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The regional innovation systems in the city of Casey: perspective evaluation

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posted on 2005-01-01, 00:00 authored by Ameeta JainAmeeta Jain
The City of Casey in Victoria is the third most rapidly growing region of Australia in terms of population expansion and housing development. Infrastructure and services development do not appear to be growing at the same pace. Job leakages into the surrounding regions are high being around 80%. The city of Casey is unable to provide education, medical, social and employment opportunities to the current residents. From our review it appears that there is a poor Regional Innovation System (RIS) development in the Casey region. A measure of RIS is the development of industry and services sector clusters. This is extremely poor to the point of non-existence in this region. Learning from the experience of successful RISs such as Emilia-Romanga, Tuscany and others with a large number of small and medium enterprises it is clear that the government needs the political will to encourage and foster cluster formation, provide structural and business development support, provide infrastructure and financial services to allow the region to prosper and come forward. The City of Casey is a part of metropolitan Melbourne. About 45 minutes east of Melbourne on a direct freeway, Casey is ideally suited for the development of successful clusters and regional innovation given the success of government driven initiatives elsewhere in the world. The local and the state governments have several cluster development initiatives which are described in the context of Casey's RIS. This study is contributing to the new developing literature in weak innovation systems and what can be done to improve them.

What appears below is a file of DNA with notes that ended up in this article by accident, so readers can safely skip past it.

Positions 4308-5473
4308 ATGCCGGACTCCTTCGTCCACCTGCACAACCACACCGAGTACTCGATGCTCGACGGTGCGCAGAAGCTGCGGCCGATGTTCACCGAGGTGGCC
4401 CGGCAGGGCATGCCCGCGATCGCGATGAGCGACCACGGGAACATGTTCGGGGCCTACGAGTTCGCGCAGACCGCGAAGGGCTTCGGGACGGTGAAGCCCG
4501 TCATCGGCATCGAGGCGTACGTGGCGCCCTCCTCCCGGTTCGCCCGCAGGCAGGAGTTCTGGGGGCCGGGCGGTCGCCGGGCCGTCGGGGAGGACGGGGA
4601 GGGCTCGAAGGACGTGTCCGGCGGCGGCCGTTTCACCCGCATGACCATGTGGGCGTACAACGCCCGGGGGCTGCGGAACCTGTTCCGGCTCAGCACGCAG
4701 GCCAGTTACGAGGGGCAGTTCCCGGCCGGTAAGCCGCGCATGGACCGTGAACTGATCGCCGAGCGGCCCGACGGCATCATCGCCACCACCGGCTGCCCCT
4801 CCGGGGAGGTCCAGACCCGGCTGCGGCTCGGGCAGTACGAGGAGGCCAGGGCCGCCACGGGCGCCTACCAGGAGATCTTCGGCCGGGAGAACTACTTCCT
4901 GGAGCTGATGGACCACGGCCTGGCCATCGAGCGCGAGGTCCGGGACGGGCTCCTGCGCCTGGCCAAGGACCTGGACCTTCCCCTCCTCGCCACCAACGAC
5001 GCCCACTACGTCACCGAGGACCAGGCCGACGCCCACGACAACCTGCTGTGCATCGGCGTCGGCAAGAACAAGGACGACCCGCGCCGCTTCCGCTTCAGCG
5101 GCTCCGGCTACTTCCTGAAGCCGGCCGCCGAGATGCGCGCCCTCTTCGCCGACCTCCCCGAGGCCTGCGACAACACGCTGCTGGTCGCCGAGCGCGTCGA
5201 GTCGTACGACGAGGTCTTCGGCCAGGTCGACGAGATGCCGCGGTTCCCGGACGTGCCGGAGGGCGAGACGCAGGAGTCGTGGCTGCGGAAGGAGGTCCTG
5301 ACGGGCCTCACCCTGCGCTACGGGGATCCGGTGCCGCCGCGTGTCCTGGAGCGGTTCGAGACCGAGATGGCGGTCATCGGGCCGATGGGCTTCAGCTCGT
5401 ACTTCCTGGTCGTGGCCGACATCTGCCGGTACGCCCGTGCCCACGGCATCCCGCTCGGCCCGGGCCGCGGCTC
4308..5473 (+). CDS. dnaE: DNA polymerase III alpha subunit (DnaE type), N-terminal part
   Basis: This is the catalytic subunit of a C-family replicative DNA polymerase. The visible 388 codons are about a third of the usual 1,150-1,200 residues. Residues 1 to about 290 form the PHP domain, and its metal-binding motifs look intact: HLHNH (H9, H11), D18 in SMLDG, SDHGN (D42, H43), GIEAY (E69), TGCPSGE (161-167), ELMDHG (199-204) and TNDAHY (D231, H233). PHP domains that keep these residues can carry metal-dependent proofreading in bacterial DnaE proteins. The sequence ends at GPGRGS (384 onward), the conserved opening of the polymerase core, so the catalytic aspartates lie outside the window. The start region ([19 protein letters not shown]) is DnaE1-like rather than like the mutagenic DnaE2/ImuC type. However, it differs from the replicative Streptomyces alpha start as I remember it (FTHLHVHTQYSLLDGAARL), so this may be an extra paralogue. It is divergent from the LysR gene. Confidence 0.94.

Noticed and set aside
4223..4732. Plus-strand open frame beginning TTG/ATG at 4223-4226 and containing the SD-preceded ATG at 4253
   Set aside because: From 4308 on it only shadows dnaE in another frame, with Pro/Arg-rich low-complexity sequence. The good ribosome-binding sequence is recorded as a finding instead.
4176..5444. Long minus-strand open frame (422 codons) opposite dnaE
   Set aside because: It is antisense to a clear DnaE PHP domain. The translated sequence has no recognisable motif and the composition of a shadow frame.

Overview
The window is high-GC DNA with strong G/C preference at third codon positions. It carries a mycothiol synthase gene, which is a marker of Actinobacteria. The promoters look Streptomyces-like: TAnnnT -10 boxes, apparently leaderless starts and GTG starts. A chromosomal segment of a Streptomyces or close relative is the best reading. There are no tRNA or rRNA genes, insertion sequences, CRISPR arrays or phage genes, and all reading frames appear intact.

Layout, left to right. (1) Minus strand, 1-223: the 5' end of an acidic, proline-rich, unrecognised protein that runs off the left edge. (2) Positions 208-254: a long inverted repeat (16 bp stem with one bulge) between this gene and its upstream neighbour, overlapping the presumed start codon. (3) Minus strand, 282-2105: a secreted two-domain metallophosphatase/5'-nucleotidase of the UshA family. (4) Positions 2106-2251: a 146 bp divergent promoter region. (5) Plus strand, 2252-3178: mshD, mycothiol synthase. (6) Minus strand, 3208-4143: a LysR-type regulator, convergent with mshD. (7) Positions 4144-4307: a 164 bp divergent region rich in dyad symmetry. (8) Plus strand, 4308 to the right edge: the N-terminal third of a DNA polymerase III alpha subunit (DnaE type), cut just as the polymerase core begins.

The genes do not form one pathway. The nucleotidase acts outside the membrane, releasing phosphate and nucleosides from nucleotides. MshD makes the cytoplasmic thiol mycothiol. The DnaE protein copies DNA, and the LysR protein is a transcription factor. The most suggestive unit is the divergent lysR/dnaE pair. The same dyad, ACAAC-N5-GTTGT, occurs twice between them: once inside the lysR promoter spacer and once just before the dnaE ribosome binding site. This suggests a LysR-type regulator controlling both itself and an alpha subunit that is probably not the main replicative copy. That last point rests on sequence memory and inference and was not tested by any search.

History

Pagination

1-16

Language

eng

Publication classification

CN.1 Other journal article

Copyright notice

2005, The Author

Publisher

Deakin University, School of Accounting, Economics and Finance

Place of publication

Geelong, Vic.

Series

School Working Paper - [Economics Series] ; SWP 2005/22

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